Mixed and Supplementary Croppingby PR Sarkar
Our system of integrated farming is designed to utilize every inch of land. The surface, the sub-surface and the space above the surface is to be used 100%.
This is done through 3 main systems of cropping:
- mixed cropping
- supplementary cropping
- crop rotation
Cultivation should be done on the cooperative basis.
Only cooperatives can support the expanding economic requirements of agriculture, like creating ponds, purchasing machinery, uniting local people to pressurise the government for irrigation facilities, etc.
Through the cooperative system, 4 crops of rice in a year can easily be grown from any plot of land.
In mixed cropping, 2 or more crops are grown in a field at the same time.
For example, potato, spices, brinjal, pumpkin and cauliflower are suitable for mixed cropping. Mixed cropping reduces soil erosion and the wastage of agricultural land, and makes better use of water.
It also helps retain the fertility of the soil. For instance, legumes add nitrogen to the soil whereas maize consumes nitrogen. So these crops should be planted together.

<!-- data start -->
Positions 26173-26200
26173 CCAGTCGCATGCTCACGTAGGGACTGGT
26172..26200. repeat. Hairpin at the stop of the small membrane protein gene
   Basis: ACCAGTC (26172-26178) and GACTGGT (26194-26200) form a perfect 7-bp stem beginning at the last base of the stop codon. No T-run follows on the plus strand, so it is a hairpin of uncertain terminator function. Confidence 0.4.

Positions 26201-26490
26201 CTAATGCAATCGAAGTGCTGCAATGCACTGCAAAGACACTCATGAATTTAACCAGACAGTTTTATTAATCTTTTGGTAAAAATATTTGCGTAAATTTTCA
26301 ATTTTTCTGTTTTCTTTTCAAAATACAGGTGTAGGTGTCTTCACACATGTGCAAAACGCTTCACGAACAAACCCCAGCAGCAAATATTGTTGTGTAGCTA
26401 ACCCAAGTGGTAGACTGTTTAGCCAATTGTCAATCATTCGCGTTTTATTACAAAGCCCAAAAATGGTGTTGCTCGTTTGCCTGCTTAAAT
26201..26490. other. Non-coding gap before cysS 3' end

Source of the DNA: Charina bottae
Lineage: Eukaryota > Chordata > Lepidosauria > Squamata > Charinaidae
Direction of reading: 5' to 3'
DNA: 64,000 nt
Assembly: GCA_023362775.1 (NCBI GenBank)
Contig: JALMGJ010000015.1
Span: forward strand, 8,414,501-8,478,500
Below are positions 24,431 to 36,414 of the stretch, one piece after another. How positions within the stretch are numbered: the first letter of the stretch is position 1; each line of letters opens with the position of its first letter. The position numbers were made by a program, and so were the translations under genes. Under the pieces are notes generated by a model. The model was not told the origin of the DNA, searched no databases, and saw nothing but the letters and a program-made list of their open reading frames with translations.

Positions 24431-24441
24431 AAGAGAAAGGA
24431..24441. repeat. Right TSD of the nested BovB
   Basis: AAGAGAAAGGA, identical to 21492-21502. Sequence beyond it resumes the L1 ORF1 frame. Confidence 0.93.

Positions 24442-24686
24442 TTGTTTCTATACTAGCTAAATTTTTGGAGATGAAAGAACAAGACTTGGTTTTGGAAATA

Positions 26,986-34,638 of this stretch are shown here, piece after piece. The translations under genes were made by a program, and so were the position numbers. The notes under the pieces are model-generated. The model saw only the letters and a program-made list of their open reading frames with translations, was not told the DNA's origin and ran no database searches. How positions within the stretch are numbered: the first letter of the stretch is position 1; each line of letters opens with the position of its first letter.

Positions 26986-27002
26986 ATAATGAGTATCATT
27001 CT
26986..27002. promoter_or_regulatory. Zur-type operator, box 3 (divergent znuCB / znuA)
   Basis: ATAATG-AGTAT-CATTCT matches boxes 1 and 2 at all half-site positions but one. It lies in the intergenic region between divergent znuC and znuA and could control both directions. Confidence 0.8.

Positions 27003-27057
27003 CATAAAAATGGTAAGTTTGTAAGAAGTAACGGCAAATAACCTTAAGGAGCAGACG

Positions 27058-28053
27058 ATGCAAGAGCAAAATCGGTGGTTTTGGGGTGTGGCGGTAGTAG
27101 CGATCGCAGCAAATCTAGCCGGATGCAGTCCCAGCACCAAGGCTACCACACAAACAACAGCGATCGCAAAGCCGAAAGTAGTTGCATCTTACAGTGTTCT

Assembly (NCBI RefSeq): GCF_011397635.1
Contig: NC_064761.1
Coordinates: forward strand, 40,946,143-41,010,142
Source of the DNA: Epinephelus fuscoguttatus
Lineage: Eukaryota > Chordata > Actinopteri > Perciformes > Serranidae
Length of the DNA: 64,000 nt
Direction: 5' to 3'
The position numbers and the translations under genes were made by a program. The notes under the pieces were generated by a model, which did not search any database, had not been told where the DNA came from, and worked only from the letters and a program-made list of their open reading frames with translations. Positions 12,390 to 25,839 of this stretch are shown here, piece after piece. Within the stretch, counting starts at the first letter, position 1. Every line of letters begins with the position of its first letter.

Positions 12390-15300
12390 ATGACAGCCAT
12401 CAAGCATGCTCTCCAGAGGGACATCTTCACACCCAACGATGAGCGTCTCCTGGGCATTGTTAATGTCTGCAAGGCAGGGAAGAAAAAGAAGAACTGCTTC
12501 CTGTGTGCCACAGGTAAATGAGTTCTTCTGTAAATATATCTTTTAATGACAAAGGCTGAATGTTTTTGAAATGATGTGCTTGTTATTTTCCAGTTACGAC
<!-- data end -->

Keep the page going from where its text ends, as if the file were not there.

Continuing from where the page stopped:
Well-selected plant combinations maintain the fertility and structure of the soil.
Supplementary cropping uses a main crop, and a minor crop as support. This is different from mixed cropping where all crops are major.
Some examples of mixed cropping and supplementary cropping include the following:
- Turmeric, ginger, pán and cauliflower can be grown among the sandalwood trees until they are 7 years old.
- Cauliflower can be grown throughout the year.
- Sesame can be grown as a mixed crop with peanut.
- Peanut grows its fruits under the ground, while sesame grows its fruits above the ground.
- Linseed can be grown as a mixed crop with soybean.
- Soybean may be grown along with peanut, sesame or jute.
- Cotton can be grown with sweet juice potato and sweet potato.
- Cotton can also be grown with brinjal and chilli.
- Black gram can be grown with turmeric, sugar cane, green leafy vegetables, brinjal, green chilli and radish.